Folks in the Carriages at Charleston Place are feuding over their mountain views.
Chuck and Ilse Young paid because they valued their spectacular view of Pikes Peak and the Front Range.
Jim and Evelyn Mills also paid and ever since have cherished their views of the mountains.
But when Classic landscaped the development, pine trees were planted in the yards around the townhomes, built as 40 duplexes.
Ilse Young said she soon realized the pines were going to grow too large and obscure her views. Here is a look at her home taken shortly before she moved in.
So Young said she contacted the developer and the homeowners association, or HOA, and was given permission to replace the pines with ornamental crabapple tress that can be more easily pruned. Permission was needed because the trees and yard are common areas to the HOA.
Mills recalls the request because he was the HOA’s first board president. In fact, he is on the board today.
Over the years, the Youngs and the Mills routinely hired an arborist to keep their trees pruned and shaped up.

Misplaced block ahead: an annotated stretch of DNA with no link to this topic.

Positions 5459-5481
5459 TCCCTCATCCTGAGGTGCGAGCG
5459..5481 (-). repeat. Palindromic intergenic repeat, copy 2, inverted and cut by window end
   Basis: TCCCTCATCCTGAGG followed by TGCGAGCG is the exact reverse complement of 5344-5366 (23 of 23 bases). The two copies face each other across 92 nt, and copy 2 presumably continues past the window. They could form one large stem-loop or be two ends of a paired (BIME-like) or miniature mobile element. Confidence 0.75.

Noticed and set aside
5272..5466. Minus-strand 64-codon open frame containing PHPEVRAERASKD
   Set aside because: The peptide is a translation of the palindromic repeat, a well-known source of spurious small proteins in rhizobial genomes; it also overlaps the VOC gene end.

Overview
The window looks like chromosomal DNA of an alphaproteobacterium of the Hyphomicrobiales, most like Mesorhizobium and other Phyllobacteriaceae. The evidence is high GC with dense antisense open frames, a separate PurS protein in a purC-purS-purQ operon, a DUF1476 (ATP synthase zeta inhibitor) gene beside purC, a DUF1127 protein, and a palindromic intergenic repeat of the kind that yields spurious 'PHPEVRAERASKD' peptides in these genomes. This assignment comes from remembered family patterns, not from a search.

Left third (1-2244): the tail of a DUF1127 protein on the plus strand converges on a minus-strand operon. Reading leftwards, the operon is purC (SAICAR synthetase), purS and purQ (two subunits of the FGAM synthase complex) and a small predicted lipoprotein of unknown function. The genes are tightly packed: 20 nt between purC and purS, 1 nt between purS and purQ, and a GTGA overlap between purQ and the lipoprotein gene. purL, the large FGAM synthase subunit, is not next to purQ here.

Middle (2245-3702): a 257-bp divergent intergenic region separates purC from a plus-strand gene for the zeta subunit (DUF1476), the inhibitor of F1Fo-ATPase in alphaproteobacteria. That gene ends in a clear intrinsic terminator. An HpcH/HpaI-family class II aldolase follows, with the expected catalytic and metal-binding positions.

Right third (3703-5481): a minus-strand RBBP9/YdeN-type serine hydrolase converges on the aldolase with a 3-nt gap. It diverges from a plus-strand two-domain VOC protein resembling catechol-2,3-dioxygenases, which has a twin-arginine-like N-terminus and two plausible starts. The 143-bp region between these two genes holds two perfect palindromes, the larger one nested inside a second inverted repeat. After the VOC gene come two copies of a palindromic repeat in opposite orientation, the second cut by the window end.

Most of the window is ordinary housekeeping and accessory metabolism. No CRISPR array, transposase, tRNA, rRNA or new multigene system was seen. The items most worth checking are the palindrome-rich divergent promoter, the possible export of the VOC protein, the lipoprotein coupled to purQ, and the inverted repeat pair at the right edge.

But this year, when they asked for permission, the HOA board denied their request. The HOA board didn’t want to spend the money to prune every tree. And the board didn’t want to let the Mills and Youngs do it themselves.
Mills said Betty DeJong, vice president of the board, led the opposition. Mills said DeJong told him that her views were being blocked by one of those pine trees. Unlike the ornamentals, the pines can’t be as easily pruned without destroying their appearance.
Here is a look at the bushy trees from FlashEarth:
Mills recalls his conversation with DeJong like this: “She told me: ‘If I can’t prune mine, you shouldn’t be a able to prune yours.’ I was shocked.”
DeJong said she was simply making a point that it would set a bad precedent to let one or two homeowners prune their trees. Then all 80 homeowners would start pruning and things would be a mess.
Here’s a look at the trees today:
Mills and Young say they simply want to shape the trees and take off the new growth, just as they always have.
The Youngs have a special urgency to their request. They are trying to sell their home and being able to advertise it as having “mountain views” would enhance the value.
But the HOA board has ruled.